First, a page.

Another garment-specific trend that will gain marketshare in 2020 is activewear and athleisure. With our society as a whole living healthier lifestyles and dressing more casually, the need for transitional, comfortable apparel is ever growing. Brands like Lululemon, Athleta, Nike, Gymshark, and Fabletics are creating full outfits that accommodate going from the office to the gym and then out to social settings. This demographic is very wide, but there are commonalities among the Crossfit companies and yoga studios.

Faithful customers preach the message of activewear in a cult-like manner. This is a big opportunity for companies in our industry. There’s no better way to spread a message of fitness and wellness than with branded products that go beyond a basic corporate logo. Typographic statement tees with motivating words will build more retail sales for your customers. Moisture management tees, shorts, and leggings are core items for activewear. Athleisure garments such as joggers, drapey loose fabrics for women, and Sherpa fleece quarter zips have been showing up in retail.

Decoration Trends 

There are so many print-friendly decoration techniques available on the market that most shops don’t take advantage of. I recently sat down with my main printer, Danny Gruninger of Denver Print House (a 2018 Rising Stars Award winner), to talk about his predictions for the upcoming year. “From a technical decoration standpoint, the larger brands are driving the elite developers in the industry to create more interactive apparel. With the rapid acceleration of digital and the speed to market that it provides, you are going to start seeing a lot more hybrid screen print and digital, as well as special effect techniques incorporating these advanced techniques,” he says. “Some of these include foil and digital print, flock and digital print, high-density and digital print, among many other special effect applications. We have also seen a higher demand in decorations using special pigments such as color shifting, pearls, glows, etc., which add an element of appeal to a standard style graphic. In the near future, you will also start to see many large brands having more interactive merch and/or decorations that give the end user the ability to have interaction with the design or the garment, which will be able to provide useful data to whoever is wearing it.”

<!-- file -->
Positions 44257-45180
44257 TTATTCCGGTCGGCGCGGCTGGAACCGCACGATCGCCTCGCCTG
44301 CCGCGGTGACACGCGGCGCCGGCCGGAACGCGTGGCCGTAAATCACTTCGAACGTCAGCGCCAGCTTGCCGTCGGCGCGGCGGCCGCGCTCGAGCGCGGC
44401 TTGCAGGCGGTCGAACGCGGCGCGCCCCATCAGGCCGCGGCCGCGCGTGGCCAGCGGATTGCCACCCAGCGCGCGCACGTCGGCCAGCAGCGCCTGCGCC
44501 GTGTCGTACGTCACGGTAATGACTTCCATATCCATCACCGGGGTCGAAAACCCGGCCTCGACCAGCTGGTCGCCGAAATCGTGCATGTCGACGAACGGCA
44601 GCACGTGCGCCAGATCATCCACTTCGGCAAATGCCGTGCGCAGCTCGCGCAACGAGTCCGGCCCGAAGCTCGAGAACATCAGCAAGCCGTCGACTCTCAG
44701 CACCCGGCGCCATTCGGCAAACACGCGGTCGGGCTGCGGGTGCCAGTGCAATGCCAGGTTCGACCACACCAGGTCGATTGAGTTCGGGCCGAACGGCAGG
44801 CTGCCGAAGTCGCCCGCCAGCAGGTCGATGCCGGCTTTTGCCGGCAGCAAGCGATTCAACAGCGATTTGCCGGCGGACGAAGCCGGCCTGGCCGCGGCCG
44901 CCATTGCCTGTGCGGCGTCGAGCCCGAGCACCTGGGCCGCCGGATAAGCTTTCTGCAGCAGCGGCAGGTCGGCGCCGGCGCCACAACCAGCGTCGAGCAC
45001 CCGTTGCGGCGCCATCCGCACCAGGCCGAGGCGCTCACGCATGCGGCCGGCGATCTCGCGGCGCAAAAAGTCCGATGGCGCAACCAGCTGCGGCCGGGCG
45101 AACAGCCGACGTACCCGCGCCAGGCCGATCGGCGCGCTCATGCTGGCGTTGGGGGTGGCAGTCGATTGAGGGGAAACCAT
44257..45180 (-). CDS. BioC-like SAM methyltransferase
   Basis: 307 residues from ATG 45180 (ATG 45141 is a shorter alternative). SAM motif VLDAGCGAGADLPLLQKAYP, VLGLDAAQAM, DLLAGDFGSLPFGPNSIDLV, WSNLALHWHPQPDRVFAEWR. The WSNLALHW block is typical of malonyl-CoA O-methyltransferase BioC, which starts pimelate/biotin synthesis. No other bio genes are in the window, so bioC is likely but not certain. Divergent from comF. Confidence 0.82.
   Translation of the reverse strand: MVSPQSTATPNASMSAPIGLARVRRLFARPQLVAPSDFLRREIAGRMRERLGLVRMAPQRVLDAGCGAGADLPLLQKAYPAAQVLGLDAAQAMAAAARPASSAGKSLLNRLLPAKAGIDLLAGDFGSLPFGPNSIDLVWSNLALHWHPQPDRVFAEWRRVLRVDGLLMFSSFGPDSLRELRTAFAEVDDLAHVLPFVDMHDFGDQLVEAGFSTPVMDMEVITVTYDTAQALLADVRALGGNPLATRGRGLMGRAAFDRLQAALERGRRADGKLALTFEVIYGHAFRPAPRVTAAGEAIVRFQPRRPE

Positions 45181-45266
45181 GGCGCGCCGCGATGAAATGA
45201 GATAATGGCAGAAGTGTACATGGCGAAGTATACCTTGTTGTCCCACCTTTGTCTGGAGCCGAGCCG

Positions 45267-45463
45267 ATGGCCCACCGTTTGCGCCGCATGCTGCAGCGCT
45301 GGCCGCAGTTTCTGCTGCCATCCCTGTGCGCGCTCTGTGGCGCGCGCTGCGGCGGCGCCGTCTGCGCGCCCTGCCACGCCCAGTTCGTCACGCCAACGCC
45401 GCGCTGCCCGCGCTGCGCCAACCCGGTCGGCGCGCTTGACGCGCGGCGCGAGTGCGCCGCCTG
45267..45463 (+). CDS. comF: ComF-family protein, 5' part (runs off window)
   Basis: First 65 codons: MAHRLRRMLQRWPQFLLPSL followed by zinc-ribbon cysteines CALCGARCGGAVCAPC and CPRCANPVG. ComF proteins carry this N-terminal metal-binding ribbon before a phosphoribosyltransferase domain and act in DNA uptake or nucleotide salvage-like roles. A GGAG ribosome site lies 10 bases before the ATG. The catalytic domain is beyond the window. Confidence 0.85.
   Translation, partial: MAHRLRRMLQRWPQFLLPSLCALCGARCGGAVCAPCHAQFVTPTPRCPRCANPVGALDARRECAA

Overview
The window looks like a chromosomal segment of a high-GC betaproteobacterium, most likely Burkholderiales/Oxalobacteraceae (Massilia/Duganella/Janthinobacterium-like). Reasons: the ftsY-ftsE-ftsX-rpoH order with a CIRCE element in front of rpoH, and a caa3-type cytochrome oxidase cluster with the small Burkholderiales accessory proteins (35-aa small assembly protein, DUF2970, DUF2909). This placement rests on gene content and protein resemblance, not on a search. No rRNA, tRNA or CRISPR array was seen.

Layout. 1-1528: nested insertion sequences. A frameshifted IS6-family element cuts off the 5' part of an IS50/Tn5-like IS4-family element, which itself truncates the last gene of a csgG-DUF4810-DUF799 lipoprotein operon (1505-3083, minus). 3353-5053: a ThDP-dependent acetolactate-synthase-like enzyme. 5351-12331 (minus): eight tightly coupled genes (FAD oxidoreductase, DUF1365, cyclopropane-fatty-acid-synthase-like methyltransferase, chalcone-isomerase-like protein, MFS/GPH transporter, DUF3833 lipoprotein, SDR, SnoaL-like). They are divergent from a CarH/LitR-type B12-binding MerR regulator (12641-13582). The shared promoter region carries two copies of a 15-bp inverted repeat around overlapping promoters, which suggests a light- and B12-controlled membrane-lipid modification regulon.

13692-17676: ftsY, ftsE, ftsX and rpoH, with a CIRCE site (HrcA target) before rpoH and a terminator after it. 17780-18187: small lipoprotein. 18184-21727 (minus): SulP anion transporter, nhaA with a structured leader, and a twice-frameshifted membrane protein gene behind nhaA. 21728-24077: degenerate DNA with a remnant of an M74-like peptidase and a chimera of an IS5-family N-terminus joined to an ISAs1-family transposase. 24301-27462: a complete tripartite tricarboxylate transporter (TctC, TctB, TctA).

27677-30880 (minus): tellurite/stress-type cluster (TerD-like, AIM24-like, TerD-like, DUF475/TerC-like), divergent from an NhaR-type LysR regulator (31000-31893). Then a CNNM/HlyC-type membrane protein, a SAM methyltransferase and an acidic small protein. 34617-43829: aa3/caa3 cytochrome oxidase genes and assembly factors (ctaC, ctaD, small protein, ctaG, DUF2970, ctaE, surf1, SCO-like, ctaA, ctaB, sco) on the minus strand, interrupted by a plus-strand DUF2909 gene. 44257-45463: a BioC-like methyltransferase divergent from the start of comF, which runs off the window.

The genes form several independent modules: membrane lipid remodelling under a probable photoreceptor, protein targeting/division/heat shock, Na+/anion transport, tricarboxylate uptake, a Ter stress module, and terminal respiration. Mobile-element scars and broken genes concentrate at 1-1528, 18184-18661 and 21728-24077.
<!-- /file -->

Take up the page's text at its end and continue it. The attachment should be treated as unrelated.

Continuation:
Decoration techniques I’m currently loving are:

  • Tone on tone printing and embroidery
  • Multiple and unique location prints
  • Embossing in fleece
  • Multi-media using screen print with appliques or patchwork
  • Metallic accents

Now, how do you take what you’re learning with trends and apply it to your clients? At the end of the day, a “cool” tee that nobody buys or wears misses the mark. Set up a questionnaire so you can structure what you’re trying to pull from the client so they give you the info you need to make 
the best suggestions possible that will resonate with their audience. Take your core clients and put trend reports together for them so you can build a “blueprint” of looks that will help in the development of new merch.

Knowing the trends is not only a power edge over your competitors, but it will also establish you as the expert and give your clients a garment their audiences will love. 


Jeremy PickerJeremy Picker is the creative director and CEO at AMB3R Creative, a Colorado-based apparel design firm. He has more than 20 years of experience in the fashion industry and brings a depth of knowledge in custom design, screen printing, embroidery, applique, finishing, and promotional products. Picker has helped numerous brands launch and grow, and has managed merchandise for major label brands. He is also passionate about creating retail quality for the non-profit sector to fuel fundraising efforts and expand awareness. His current client list spans from churches to restaurants to corporations. He is a cancer survivor and a co-founder of Estaine, a high-end accessory line to support cancer education.